Are seat belts a dangerous product? This is a very interesting question and brings up the vigorous debate surrounding the mandated use of seat belts.
Most people have had the safety message drummed into their heads that wearing a seat belt saves lives. There are numerous commercials on TV, the radio, in magazines and newspapers that tout the effectiveness of using a seat belt. “Buckle Up” campaigns in some form or another have been launched in just about every state in effort to reduce the number of traffic fatalities. Every state, but New Hampshire, has laws mandating seat belt use in some form or another.
Traffic safety stats show that the lowly seat belt has been credited with saving at least 9,500 lives per year. These same statistics are also showing that virtually 60% of those who die in car crashes were not wearing seat belts. So what is going on here?
Again, it’s the statistics that show some individuals are more likely to buckle up than others – for instance, young male drivers from age 16 to 25 – who believe they are immortal. Immortal isn’t exactly the word that comes to mind, but high-risk driver does.
You might find it interesting to learn that over the years seat belts have changed from lap belts to three point belts, from shoulder to hip to waist. The whole point of a seat belt is to spread the impact of a sudden, wrenching stop across the chest and over the stronger shoulder and hipbones. The idea is to minimize any injuries, not including the bruises and, at times, fractured ribs from the force of the impact.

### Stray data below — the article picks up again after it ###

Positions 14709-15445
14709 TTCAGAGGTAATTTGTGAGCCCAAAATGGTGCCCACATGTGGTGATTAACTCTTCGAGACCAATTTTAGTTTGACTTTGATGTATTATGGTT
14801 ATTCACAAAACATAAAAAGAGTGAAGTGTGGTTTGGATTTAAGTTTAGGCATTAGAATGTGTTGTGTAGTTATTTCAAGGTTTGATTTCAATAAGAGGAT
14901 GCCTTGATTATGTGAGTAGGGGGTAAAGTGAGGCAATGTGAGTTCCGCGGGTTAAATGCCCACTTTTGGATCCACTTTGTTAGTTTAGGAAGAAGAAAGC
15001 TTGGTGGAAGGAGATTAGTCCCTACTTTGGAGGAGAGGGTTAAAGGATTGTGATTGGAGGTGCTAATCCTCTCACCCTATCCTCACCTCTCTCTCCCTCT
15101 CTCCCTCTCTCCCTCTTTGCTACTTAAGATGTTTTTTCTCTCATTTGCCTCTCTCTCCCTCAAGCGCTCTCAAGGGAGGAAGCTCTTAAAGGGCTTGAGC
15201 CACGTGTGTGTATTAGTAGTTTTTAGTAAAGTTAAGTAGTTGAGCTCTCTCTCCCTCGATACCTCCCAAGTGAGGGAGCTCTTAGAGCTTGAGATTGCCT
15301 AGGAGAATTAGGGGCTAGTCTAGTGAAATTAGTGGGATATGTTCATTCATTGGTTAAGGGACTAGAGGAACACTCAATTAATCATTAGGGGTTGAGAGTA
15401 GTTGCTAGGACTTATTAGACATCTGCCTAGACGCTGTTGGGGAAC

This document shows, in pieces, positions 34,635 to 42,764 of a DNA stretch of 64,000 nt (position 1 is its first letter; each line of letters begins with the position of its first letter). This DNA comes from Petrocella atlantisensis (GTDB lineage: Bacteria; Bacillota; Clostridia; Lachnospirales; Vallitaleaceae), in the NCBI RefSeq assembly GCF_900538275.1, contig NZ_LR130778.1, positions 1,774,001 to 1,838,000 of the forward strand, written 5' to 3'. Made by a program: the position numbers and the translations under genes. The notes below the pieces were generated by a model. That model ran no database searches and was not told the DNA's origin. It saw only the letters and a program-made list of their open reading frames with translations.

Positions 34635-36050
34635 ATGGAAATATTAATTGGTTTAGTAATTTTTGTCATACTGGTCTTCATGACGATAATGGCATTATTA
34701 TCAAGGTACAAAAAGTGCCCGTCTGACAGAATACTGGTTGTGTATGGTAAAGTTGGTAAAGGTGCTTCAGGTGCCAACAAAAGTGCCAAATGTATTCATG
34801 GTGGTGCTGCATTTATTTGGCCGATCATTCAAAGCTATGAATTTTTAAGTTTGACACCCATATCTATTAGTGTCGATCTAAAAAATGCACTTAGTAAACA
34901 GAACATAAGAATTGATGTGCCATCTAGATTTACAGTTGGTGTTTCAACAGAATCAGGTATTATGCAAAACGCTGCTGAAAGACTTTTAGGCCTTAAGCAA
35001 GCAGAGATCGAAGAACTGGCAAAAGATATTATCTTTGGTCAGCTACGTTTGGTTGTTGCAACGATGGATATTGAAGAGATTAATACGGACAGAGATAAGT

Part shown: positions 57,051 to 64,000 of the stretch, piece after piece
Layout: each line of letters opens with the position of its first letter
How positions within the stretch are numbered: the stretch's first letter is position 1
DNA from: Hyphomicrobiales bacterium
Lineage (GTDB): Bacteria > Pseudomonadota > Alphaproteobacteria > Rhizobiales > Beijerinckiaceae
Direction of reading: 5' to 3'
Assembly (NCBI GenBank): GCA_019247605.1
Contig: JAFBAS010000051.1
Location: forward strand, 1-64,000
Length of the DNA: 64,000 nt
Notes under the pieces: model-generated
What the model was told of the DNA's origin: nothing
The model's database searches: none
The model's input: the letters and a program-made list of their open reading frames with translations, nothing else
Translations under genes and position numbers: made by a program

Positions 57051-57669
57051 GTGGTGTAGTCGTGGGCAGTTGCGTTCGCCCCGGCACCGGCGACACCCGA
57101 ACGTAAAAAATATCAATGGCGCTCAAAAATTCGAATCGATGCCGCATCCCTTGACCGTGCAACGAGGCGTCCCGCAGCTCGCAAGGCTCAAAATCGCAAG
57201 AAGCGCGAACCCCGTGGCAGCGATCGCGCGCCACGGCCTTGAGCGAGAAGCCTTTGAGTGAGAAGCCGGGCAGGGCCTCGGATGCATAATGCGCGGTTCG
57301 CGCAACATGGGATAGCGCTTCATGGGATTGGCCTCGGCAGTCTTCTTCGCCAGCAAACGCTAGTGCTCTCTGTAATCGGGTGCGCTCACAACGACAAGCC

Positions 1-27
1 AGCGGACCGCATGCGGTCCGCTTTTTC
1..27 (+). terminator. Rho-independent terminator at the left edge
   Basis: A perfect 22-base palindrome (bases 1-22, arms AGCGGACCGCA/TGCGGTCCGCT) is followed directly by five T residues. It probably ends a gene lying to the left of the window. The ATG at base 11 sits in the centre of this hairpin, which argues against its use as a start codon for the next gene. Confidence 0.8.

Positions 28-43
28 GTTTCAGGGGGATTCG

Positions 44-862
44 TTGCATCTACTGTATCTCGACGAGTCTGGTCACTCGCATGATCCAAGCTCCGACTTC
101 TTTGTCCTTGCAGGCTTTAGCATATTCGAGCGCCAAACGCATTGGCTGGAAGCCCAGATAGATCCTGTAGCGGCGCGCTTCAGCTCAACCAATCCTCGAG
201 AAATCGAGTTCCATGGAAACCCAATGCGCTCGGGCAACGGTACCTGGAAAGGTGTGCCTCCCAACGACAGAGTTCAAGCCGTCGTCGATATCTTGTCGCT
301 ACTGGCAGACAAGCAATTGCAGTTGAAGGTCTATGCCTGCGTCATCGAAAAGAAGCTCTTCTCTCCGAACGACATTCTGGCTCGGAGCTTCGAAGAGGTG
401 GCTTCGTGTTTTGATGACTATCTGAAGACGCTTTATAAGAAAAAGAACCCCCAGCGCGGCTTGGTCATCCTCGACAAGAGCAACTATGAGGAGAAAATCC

Wearing seat belts is so ingrained in the law, that in most states not wearing a seat belt ranks as either a primary or secondary offense. Interestingly, there are also 14 states where people who sue for damages after an accident may have their award reduced for not wearing a belt. So with all of this information, what is the hang up with seat belts? The hang up appears to be that some people feel that being made to wear a seat belt in infringing on their rights; their primary argument is that not wearing one isn’t hurting anyone but themselves.
Sure there is some credibility lent to these particular arguments in the form of stats that tell the story of seat belt induced deaths – cardiac arrest and life threatening injuries to the chest, neck and abdomen. Frankly more people’s lives are saved by wearing a seat belt than not, however, there is an element of choice involved here. If someone feels strongly enough about not wearing a seat belt, it is their choice – and they must pay whatever consequences may follow in the event of an accident.
Tim Anderson works with Atlanta Personal Injury attorney, Stephen M. Ozcomert. The firm specializes in personal injury, malpractice, motorcycle accidents, and wrongful death. To learn more about Atlanta personal injury lawyer, Stephen M. Ozcomert or Atlanta personal injury, Atlanta personal injury lawyer, Atlanta personal injury attorney, visit Ozcomert.com.